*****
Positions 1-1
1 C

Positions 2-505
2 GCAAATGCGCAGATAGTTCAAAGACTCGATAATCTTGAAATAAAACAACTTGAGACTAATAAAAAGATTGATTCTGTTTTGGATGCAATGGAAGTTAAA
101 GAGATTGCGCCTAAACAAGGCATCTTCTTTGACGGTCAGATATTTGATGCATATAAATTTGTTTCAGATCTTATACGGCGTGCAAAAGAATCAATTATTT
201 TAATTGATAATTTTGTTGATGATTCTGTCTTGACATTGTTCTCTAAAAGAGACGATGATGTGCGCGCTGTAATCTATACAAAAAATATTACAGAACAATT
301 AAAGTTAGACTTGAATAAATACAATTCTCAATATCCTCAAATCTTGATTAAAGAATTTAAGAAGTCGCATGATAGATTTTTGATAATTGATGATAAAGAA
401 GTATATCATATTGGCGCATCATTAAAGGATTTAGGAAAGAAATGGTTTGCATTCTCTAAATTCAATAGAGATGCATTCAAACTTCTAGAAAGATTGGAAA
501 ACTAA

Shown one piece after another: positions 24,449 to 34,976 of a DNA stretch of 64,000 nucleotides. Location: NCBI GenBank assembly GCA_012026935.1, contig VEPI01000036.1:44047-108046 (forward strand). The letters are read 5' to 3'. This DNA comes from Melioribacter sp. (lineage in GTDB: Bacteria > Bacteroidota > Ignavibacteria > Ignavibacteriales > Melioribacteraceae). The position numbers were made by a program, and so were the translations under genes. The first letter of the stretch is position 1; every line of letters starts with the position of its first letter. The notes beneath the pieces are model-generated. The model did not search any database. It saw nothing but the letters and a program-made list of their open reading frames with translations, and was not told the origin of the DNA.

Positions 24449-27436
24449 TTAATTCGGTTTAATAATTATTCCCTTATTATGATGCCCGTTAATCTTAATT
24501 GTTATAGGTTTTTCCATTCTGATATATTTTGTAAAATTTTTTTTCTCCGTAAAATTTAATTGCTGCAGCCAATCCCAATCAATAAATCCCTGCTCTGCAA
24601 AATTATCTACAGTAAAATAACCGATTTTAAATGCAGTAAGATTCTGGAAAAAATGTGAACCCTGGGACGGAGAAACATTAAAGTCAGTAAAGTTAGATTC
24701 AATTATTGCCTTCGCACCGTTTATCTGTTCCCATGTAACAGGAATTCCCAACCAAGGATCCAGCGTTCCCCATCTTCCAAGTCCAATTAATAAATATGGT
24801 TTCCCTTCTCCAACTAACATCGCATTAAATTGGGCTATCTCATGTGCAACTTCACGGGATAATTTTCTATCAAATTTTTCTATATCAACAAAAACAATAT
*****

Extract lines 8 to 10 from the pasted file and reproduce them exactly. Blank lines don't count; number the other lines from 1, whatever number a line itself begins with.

401 GTATATCATATTGGCGCATCATTAAAGGATTTAGGAAAGAAATGGTTTGCATTCTCTAAATTCAATAGAGATGCATTCAAACTTCTAGAAAGATTGGAAA
501 ACTAA

Shown one piece after another: positions 24,449 to 34,976 of a DNA stretch of 64,000 nucleotides. Location: NCBI GenBank assembly GCA_012026935.1, contig VEPI01000036.1:44047-108046 (forward strand). The letters are read 5' to 3'. This DNA comes from Melioribacter sp. (lineage in GTDB: Bacteria > Bacteroidota > Ignavibacteria > Ignavibacteriales > Melioribacteraceae). The position numbers were made by a program, and so were the translations under genes. The first letter of the stretch is position 1; every line of letters starts with the position of its first letter. The notes beneath the pieces are model-generated. The model did not search any database. It saw nothing but the letters and a program-made list of their open reading frames with translations, and was not told the origin of the DNA.